May 7, 2013

Birdsall's Cheetah

        This last weekend was an Open Studio, but I have nothing in particular to report.  The block I was carving isn't finished yet.  (Is that a good sign?  It implies I was too busy talking with people to get as much carving done.)  I'm still getting the bookkeeping finished and all the Stuff stowed back away, not to mention the need to catch up on the housework that didn't get done for the weekend… or indeed for the entire week before.  So that means today is a good day to share a piece I've been saving up for a day when I didn't have much time.
        This is a wood block print my parents have in their house.  It was a part of my landscape growing up and I've always loved it.  Is it pieces like this that planted the seeds of block printing in me?  Who knows.  At any rate, I admired it as a child and I still admire it now.
        The artist is Byron Birdsall, currently working in Alaska and Washington state.  I couldn't find much biographical information on him, and his current work is all watercolors and full-color prints that, I'm very sorry to say, do absolutely nothing for me.  So that just means that this cheetah can be left to speak for itself.
        I like all the speckles hanging around the dirt and sparse grass of the background.  They make the scene look dry, with a suggestion of bugs.  I like the abstract pattern in the upper left.  I've no idea exactly what that is - cloud, or brush, or what - but I don't need to know.  It looks just right without being as representational as the cheetah, which is the sort of boldness I've never been able to manage.  I like the low hills far away on a horizon that clearly show the vastness of these plains.  But most of all I love the cheetah: the alertness of its head combined with the relaxation of its body - the kind of relaxation possible only for a creature who goes full-out at 60mph when not relaxing.  The forelimbs are so delicate, the eyes so calm, and the hindquarters so powerful that the portrait really captures the essence of cheetah.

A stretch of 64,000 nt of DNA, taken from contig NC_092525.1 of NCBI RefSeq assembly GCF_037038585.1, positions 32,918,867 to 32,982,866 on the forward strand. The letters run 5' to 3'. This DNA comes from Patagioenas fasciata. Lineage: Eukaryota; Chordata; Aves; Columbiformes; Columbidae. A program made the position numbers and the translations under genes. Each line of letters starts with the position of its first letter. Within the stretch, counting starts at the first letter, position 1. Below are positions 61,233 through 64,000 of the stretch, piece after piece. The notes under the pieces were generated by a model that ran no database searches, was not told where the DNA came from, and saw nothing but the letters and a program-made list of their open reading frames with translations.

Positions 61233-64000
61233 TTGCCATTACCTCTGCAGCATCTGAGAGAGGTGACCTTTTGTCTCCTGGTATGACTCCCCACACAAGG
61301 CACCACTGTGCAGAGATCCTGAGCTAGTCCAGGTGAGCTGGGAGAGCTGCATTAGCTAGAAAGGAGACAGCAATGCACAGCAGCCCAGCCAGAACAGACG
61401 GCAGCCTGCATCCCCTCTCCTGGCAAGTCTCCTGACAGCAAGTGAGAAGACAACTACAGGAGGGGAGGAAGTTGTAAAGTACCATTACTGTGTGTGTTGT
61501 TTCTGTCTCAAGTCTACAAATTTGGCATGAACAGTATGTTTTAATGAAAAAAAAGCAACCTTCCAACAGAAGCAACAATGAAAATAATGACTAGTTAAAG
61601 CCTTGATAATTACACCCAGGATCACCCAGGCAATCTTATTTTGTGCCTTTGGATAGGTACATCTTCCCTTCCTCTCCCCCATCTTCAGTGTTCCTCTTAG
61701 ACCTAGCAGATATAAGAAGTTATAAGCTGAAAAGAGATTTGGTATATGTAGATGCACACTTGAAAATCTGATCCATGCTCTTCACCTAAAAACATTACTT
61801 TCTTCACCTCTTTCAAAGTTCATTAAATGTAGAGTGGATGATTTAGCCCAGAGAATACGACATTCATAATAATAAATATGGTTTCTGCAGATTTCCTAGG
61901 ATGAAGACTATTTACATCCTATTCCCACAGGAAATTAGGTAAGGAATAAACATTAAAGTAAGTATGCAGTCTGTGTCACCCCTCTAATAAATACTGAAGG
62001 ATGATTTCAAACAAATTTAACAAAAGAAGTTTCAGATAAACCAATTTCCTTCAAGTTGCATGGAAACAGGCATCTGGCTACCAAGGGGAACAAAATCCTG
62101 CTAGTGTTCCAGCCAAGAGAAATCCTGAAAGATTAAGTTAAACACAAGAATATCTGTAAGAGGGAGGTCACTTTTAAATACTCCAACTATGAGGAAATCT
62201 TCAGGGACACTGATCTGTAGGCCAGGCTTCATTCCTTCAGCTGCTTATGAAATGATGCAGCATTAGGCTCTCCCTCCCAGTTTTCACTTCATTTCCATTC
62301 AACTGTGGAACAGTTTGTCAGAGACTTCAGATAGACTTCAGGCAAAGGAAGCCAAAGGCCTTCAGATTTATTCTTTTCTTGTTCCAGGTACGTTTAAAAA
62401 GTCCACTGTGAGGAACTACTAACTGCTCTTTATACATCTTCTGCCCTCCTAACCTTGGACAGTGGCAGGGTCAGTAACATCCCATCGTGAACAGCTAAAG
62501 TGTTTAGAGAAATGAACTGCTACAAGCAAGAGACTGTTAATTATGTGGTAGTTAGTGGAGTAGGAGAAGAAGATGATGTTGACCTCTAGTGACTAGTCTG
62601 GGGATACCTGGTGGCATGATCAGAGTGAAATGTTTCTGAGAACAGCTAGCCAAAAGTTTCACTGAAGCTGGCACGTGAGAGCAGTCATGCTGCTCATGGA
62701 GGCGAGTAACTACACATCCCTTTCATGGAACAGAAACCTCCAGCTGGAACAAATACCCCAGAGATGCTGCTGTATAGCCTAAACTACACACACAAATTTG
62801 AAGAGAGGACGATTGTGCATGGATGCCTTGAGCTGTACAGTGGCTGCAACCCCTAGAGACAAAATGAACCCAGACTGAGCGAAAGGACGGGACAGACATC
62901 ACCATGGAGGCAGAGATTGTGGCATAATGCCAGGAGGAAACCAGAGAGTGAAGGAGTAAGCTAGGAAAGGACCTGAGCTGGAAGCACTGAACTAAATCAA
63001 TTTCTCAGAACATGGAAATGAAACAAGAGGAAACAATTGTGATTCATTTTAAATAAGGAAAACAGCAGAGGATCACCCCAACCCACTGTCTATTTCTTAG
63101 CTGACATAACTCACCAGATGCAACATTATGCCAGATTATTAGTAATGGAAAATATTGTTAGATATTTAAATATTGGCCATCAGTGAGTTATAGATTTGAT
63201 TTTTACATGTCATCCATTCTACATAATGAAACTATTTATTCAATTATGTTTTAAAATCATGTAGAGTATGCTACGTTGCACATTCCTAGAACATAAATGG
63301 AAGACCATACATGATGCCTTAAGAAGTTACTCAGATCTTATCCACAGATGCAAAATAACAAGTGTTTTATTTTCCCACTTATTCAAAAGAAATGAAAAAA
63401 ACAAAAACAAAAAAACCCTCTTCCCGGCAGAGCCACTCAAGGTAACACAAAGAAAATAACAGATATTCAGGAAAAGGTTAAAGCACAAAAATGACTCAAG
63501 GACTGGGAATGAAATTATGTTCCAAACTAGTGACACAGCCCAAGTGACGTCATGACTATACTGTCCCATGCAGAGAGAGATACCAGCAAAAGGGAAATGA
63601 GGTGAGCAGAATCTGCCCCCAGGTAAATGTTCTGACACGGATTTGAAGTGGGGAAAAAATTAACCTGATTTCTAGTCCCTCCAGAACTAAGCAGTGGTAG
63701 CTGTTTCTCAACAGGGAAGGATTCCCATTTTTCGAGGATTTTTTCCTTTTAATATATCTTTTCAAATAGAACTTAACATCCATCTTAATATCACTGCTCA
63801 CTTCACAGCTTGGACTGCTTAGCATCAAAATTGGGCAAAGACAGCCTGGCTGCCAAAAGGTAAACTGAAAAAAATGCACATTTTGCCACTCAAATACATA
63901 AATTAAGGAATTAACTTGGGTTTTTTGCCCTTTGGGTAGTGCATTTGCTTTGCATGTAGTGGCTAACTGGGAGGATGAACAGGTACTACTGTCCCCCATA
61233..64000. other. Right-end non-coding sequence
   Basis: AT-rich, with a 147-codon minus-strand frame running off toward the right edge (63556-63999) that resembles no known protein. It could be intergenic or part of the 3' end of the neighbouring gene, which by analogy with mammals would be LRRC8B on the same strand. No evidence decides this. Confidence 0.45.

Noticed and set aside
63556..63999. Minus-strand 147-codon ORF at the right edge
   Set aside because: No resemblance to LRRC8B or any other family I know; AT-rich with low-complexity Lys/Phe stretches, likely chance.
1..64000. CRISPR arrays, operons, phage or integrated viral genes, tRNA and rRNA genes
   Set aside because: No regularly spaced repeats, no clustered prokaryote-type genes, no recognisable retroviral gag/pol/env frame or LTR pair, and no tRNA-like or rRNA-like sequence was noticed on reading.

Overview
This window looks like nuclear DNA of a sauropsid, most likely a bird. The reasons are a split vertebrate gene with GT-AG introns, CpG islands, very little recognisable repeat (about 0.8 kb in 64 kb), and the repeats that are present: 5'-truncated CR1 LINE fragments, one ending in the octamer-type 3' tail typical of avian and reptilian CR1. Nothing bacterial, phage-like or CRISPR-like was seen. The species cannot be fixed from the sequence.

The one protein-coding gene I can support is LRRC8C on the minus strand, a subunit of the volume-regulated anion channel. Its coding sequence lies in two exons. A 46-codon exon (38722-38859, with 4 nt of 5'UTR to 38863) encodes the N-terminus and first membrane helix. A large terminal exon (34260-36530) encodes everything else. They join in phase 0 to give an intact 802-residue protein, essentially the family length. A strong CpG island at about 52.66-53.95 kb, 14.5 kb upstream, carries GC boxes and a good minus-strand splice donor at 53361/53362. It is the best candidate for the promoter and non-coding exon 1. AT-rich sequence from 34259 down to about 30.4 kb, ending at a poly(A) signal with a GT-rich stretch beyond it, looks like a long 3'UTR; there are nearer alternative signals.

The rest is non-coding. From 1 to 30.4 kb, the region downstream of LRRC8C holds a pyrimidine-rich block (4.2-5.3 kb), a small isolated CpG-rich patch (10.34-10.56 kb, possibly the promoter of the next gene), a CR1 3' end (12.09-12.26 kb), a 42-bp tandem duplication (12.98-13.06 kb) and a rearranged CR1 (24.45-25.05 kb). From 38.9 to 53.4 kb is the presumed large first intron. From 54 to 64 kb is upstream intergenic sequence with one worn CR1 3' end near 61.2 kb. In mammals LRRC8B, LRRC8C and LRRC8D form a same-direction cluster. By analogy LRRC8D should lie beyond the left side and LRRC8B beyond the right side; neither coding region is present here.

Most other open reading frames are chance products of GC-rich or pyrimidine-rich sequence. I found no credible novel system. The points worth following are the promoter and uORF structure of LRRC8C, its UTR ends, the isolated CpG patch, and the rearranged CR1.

As for the printing, the black is wonderfully rich and velvety, although obviously this photo doesn't do it justice.  In fact, whatever ink Birdsall used is so very rich that it's actually starting to react a little bit with the paper.  Unfortunately it must have some acid to it or something.  And that's just one more reminder that art, like the cheetah in the wild, has that strange, seemingly contradictory combination of power and fragility.

[Picture:  Cheetah, wood block print by Byron Birdsall (some time in the 1960's?).  (Photo by MJPG.)  More of Birdsall's work can be viewed here.]

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